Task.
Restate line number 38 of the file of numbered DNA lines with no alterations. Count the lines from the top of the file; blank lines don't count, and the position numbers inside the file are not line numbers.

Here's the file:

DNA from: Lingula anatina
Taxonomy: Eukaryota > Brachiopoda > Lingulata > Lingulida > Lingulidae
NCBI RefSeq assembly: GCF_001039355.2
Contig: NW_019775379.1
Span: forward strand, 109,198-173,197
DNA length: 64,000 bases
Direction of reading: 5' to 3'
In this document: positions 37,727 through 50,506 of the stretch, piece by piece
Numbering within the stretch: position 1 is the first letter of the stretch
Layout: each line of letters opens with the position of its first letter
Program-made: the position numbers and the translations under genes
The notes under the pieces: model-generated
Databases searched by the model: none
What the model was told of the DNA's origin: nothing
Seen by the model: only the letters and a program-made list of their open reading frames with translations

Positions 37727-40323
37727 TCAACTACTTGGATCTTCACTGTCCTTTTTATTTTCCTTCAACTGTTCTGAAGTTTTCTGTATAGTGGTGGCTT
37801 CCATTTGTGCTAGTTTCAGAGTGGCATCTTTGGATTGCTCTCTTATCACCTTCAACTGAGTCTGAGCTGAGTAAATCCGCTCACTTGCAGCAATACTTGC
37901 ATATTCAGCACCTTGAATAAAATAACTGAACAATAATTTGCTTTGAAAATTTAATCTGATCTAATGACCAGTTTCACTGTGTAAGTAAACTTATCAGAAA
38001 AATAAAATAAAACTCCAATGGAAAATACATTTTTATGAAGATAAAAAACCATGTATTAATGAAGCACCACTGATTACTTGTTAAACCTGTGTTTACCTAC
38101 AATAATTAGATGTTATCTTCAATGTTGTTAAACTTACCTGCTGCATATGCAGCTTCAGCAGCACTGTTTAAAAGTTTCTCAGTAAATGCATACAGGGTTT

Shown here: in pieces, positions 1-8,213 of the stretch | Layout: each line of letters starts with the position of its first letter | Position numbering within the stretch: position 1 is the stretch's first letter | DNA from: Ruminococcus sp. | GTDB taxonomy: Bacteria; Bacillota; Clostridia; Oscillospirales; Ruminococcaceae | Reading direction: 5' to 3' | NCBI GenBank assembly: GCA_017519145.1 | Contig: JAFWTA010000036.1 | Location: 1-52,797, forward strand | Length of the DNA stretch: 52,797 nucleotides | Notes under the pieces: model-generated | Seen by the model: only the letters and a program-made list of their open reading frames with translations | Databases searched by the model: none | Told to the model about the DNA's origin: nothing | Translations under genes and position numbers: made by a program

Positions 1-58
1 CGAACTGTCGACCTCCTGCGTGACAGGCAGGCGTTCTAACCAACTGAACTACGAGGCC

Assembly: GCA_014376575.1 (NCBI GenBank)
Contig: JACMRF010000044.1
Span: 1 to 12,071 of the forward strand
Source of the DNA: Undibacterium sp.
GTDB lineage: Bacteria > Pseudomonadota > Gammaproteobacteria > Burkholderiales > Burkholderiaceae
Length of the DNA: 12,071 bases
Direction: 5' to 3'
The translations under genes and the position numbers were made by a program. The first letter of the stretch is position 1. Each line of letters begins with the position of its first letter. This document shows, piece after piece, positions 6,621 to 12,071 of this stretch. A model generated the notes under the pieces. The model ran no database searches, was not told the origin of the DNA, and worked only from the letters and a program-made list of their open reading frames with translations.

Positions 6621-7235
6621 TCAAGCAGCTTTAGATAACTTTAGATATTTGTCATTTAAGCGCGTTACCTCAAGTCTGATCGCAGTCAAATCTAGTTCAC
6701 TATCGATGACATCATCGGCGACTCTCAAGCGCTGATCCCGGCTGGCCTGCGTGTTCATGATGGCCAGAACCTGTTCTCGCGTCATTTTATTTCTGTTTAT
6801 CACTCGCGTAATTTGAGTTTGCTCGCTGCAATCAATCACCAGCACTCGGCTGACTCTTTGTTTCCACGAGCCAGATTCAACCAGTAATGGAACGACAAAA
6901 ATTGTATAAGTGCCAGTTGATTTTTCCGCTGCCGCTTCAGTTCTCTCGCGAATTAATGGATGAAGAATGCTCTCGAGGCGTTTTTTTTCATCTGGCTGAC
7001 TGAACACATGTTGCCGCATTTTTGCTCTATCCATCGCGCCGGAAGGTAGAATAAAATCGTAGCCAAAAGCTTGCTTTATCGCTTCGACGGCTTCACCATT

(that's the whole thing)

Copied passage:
7001 TGAACACATGTTGCCGCATTTTTGCTCTATCCATCGCGCCGGAAGGTAGAATAAAATCGTAGCCAAAAGCTTGCTTTATCGCTTCGACGGCTTCACCATT